Mention kolaches outside Texas state lines, and you’ll likely receive blank stares. But ask a local to name their favorite spot to grab the sweet or savory pastry, and you’ll stir up a fierce debate on the merits of Hruska’s versus Czech Stop. Originally introduced to central Texas by 19th-century Czech settlers, kolaches were almost exclusively found in highway-facing bakeries, gas stations and doughnut shops. Now they’re making a modern-day comeback, popping up in some of Austin's top fine-dining restaurants and its best food trucks. We tracked down our favorites in Austin—and no, they’re not by Interstate 35.
Best kolaches in Austin
In August, brothers Noah and Josh Lit opened Batch, Austin’s first kolache-focused bar. Pastry chef Jasmine Jones developed the dough using King Arthur Flour, organic sugar and local honey, as well as seasonal fruit and Micklethwait Craft Meats brisket and sausage to fill the pastry. Order Batch’s signature flavor, made with brisket, pickles and Swiss cheese, then switch to a caramel apple or a sweet cream and spiced pumpkin version for dessert.
When Callie Speer launched her irreverent downtown diner, Holy Roller, she and pastry chef Britt Castro developed an outrageous migas kolache to put on the menu. But they also serve simpler and more traditional kolaches from their takeout window in the mornings. Holy Roller’s open-faced kolache is stuffed with migas, queso and crispy hash browns, then sprinkled with fresh jalapeño and cilantro. Leaning more toward sweet? Try the gooseberry and cream or persimmon and cocoa. “I really like all of the fruit kolaches,” says Speer. “Like, I wouldn’t kick any of them out of bed.”
Amelis Kerlin started making kolaches as a way to utilize any leftover brisket at Kerlin BBQ, the trailer she runs with her husband, Bill. Not only did leftovers become increasingly rare, but the kolaches were such a hit that they now smoke extra briskets just to fill what Amelis calls their “very artisanal, delicate Hot Pockets.” Bill says the sausage and cheese kolache is, hands down, the best thing on his menu. You’re also in luck if Amelis happens to make one of the vegetarian variations, like roasted red pepper with goat cheese.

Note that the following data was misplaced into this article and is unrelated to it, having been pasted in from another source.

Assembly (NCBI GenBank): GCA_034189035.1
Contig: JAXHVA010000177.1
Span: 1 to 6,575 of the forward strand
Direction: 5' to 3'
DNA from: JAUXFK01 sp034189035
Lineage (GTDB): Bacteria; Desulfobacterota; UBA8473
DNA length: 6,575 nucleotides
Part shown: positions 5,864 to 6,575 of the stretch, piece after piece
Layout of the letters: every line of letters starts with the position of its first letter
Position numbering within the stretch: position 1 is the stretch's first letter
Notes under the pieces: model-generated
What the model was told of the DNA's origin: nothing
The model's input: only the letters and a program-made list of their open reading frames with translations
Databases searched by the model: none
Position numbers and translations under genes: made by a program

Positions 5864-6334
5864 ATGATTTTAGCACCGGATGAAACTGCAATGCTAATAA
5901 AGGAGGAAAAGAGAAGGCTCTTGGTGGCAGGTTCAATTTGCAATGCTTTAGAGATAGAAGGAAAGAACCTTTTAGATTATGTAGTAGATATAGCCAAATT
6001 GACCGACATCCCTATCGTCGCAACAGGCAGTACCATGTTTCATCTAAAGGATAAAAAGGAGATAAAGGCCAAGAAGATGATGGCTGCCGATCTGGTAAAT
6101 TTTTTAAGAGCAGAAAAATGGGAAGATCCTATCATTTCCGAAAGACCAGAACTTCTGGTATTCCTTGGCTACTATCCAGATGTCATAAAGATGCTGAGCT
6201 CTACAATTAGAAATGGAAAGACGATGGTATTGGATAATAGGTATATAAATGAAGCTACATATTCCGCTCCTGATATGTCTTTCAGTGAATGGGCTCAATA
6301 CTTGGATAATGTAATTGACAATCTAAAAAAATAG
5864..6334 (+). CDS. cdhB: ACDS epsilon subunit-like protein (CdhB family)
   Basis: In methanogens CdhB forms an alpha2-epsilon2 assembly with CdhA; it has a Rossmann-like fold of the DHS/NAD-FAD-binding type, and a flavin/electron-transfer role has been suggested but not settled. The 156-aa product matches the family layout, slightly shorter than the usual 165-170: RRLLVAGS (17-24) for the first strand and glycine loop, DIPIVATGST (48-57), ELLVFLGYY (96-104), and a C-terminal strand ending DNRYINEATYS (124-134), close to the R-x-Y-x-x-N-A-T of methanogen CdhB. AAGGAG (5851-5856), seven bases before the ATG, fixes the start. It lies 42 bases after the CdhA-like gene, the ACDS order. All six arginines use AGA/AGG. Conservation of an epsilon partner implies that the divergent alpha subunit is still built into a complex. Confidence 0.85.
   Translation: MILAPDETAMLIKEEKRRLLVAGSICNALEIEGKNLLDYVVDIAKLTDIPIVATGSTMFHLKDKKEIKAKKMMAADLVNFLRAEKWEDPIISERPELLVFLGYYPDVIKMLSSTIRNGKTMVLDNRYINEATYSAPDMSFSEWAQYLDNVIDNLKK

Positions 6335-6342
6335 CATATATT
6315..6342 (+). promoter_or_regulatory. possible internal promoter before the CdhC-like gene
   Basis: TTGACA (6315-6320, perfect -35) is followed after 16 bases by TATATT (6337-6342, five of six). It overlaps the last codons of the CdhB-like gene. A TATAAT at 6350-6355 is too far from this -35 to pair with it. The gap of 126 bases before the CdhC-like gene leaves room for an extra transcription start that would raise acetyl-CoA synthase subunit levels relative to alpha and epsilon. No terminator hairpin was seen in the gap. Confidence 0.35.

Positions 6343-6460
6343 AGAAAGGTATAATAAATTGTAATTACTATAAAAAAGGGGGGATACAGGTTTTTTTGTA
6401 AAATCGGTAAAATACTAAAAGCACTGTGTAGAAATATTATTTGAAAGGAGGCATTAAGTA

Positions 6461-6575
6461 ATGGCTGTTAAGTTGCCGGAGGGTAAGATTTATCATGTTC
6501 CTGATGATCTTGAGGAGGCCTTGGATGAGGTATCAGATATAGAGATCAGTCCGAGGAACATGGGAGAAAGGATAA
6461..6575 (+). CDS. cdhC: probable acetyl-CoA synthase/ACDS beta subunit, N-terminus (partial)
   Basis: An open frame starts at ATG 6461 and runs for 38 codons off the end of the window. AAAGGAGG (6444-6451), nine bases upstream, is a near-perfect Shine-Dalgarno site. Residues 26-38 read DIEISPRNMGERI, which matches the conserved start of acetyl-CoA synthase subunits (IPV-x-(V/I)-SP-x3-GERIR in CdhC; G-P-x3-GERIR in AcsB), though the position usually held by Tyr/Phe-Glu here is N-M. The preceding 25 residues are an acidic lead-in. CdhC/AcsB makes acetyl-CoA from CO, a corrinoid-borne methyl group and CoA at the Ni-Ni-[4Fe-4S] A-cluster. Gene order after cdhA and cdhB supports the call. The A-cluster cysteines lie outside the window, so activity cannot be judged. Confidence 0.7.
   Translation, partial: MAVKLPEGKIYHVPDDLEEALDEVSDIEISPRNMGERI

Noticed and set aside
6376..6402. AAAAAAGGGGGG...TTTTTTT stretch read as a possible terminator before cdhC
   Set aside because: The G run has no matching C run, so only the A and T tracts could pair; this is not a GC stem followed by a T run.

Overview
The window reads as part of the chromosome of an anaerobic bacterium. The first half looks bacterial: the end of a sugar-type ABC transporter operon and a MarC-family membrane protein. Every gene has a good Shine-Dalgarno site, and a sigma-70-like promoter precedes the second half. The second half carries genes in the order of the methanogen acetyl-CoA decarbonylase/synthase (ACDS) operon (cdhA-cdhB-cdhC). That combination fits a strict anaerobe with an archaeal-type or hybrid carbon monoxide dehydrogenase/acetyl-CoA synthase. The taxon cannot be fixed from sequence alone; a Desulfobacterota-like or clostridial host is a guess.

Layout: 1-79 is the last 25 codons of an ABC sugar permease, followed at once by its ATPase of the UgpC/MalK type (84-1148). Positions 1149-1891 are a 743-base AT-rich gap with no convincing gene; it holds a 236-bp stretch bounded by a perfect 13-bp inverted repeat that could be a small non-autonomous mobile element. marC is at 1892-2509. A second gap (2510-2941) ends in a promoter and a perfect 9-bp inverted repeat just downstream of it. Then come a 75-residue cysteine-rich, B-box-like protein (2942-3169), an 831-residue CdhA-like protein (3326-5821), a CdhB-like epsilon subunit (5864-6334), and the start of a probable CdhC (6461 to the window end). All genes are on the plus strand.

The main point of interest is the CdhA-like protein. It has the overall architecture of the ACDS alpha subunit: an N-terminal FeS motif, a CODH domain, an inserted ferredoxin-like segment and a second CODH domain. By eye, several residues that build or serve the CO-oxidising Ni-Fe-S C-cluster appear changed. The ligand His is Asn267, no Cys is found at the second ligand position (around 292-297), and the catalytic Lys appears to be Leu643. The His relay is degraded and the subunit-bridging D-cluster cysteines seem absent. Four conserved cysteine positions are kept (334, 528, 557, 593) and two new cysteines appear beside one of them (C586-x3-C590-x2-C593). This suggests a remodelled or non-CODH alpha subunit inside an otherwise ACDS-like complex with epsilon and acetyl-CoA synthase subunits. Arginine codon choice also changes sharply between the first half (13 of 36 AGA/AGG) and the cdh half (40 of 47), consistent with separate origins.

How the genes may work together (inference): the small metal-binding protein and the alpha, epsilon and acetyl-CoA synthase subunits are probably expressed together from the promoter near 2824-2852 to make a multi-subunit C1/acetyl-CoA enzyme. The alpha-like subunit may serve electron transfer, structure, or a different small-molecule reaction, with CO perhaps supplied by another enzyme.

“Next to the breakfast taco, [the kolache] might be the most Austin thing I can think of,” says chef-partner Mark Buley. The Odd Duck team is constantly experimenting with new kolaches, from an enriched egg-and-potato–based dough to another using white Sonora wheat, locally milled at Barton Springs Mill. The fillings change as frequently as the rest of the menu, which relies on the fluctuating bounty of local farmers and ranchers. You’ll find seasonal variations like smoked shiitake mushroom and goat cheese, peach and scamorza, and pig-face carnitas.
Pastry chef Kendall Melton whipped up kolaches as decadent snacks for Contigo’s line cooks years before adding them to the regular brunch menu. Now the rest of us can enjoy Melton’s delicious dough pillows, both savory and sweet, made with the season’s best ingredients. Contigo's vast selection of charcuterie leads to unique kolache creations like pork rillettes with chili oil roasted corn. Autumn brings treats like sweet potato with homemade marshmallow.
If you’ve enjoyed pastry chef Tavel Bristol-Joseph’s dessert creations, you should see what he can do with a kolache. Emmer & Rye’s pastry chef creates a delicate dough, using freshly milled white Sonoran wheat, and stuffs each roll with the season’s best fruits. Currently on the menu: prickly pear kolaches with cream cheese frosting and Sonora streusel.